rorschach inkblot I stood in my terrace staring at the beautiful night waiting for a breeze to come by. The city has been asleep for hours and the very little calm it offers sinks to my senses with ease. I need to cleanse my spirit, the kind that does not relate to religion, just me and my state of being.

The horizon flashed a vision of a plane gaining altitude. It looks stunning; I can say this now because of the vast distance that disassociate me from its noise. People carry on with their comings and goings. I insist to stay put. I breathe in more fresh air and I soothed my mind further. Very little thought course through my mind, I try not to be bothered.

I should be sleeping, I know. But the night is too tempting I can’t just sleep it off. It’s not everyday you get this calm, it would be such a waste to just let it go.

The thing about the darkness is it hides you. It seeps through every corner and lets you rest in its arms. You are not troubled with the many things that surrounds you, it tucks the nuisance away. The very little light that tries to grapple to every edge it may reach is still weak compared to the vast night. Unlike what most people think, the night is safe. We are the ones that bring it destructive meaning. We are the ones that disgrace it. If anything, the night is a friend; it is a peaceful shield,  a calm interlude and a seemingly suspended moment.

The night continues to be still and I’m dreaming of rain. Hah! Dreaming, I’m not even in my bed.

Currently listening to “Moonlight” (Piano Sonata No.14, Op. 27, In C-Sharp Minor) via Launchcast

Fried Day

I was supposed to be writing a movie review today. Instead I got stuck running errands for documents to be processed. I had to run to the bank, post office, submit documents for my social security and get my birth certificate photocopied. I’ve forgotten the tedium of the system, how slow the lines move and how short my patience can get.

I had to commute by myself in order to run my plan without a snag. I swear it’s such a drag and the weather is not at all accommodating (been sweating like a pig, this humidity is suffocating). Hopefully before the date set for June all will be well and I don’t have to cram or rush on things.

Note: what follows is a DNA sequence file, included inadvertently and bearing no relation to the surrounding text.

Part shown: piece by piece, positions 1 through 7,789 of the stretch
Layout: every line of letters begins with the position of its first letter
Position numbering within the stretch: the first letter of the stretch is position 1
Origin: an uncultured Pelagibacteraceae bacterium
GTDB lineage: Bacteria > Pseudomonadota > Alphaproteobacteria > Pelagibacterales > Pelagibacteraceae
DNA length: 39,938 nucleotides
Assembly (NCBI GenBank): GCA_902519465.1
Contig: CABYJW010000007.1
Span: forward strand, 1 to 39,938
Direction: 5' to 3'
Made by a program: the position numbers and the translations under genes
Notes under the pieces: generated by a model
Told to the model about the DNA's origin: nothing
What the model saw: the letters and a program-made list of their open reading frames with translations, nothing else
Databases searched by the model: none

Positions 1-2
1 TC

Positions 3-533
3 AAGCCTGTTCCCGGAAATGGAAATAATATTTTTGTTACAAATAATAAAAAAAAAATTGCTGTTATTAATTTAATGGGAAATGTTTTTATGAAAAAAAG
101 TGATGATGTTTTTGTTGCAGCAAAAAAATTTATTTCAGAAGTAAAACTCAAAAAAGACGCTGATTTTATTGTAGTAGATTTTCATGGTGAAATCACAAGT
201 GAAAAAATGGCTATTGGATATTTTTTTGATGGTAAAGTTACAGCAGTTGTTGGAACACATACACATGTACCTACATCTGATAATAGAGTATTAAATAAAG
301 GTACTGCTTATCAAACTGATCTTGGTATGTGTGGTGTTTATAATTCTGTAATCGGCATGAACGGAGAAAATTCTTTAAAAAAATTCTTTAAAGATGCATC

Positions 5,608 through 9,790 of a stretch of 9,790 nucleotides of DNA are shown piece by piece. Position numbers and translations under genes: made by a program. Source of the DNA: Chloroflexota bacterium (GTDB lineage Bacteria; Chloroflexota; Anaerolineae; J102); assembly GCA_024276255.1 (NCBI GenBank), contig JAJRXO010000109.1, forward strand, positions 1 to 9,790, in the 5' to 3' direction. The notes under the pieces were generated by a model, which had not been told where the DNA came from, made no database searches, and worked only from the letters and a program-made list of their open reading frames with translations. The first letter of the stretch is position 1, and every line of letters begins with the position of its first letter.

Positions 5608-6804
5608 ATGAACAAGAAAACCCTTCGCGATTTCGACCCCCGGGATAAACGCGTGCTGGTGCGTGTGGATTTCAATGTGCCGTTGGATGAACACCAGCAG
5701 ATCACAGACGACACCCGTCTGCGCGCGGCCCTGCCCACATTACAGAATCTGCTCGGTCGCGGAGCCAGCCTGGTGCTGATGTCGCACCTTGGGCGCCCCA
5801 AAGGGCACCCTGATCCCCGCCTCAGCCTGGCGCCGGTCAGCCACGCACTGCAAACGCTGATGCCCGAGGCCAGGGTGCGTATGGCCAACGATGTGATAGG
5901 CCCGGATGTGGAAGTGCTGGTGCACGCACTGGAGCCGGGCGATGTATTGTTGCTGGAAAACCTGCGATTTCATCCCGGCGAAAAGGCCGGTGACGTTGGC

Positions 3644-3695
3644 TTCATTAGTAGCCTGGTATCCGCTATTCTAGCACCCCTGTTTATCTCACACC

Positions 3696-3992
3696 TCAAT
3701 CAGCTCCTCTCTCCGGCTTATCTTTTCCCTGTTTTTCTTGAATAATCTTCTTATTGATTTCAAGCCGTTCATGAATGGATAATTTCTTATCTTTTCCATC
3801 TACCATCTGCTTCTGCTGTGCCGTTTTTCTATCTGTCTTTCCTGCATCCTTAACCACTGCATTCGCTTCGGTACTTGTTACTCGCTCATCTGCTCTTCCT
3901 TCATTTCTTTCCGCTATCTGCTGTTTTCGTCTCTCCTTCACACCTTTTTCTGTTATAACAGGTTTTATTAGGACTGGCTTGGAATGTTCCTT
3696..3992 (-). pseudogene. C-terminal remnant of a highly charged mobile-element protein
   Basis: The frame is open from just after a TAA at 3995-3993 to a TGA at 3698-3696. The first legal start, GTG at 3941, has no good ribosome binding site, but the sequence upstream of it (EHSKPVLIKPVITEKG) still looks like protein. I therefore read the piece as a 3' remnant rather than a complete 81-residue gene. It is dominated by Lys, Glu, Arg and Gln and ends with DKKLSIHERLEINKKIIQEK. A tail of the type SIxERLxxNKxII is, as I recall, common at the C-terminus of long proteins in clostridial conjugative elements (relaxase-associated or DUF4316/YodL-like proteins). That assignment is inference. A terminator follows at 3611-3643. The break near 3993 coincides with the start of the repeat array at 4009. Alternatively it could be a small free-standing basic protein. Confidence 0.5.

Towards the end of the day, a bunch of friends asked if I wanted to join them have an early dinner in Teriyaki Boy. I gladly said ‘yes’, took a cab as soon as my work was over and splashed on a bit of cologne. I ordered Kani Salad and Spicy Salmon Gunkan –  which has always been my favorite – and asked every one what they’ve been up to. We had a very nice time and decided to jump to the next restaurant for our dessert. I recommended Via Mare (so we can sample on some local sweets) and everyone was happy to follow. The raucous story-swapping continued and summed to four noisy restaurateurs loaded with sugar.

Soon after, we all separated ways. The rest headed for home but I went back to the office to look into my email and created a list for tomorrows ‘to do’.

Why do I insist on these things?

Listening to Scar Tissue by the Red Hot Chilli Peppers via Launchcast

Pen Over Me

Something interestingly weird happened last Thursday.

I was processing some important documents when they had to bring to my attention that they will need further verification. It was odd because no other verification is needed when the specimen is right in front of them, meaning me.

Apparently my handwriting changed. So someone had to be called to pull up my files for them to look at stock pictures of me and and the person standing in front of them. Unless they think I’m an uber-high tech robot then there is no reason to fear that I’m not the real me. The whole hoopla stemmed from my handwriting circa 2006 and after close scrutiny it was concluded that it was waaay too different for them to provide me a 100% appearance and clearance. So what am I supposed to say, I misplaced my real hands so I brought this one instead? Duh.

Eventually I had to prove to them that I’m no phony. So there I was staring at my old handwritings and trying to replicate it. Two people ogled me while trying to achieve this so it was a little nerve wracking. A few tries later, they concluded that it is no way near the handwriting of the person who signed the documents last 2006. What the f$%^!? I wanted to tell them to walk me through the metal detector to make sure that I’m me and the person who signed the documents years ago is the same person signing in today. I sat in the corner fuming after they said they still need to deliberate.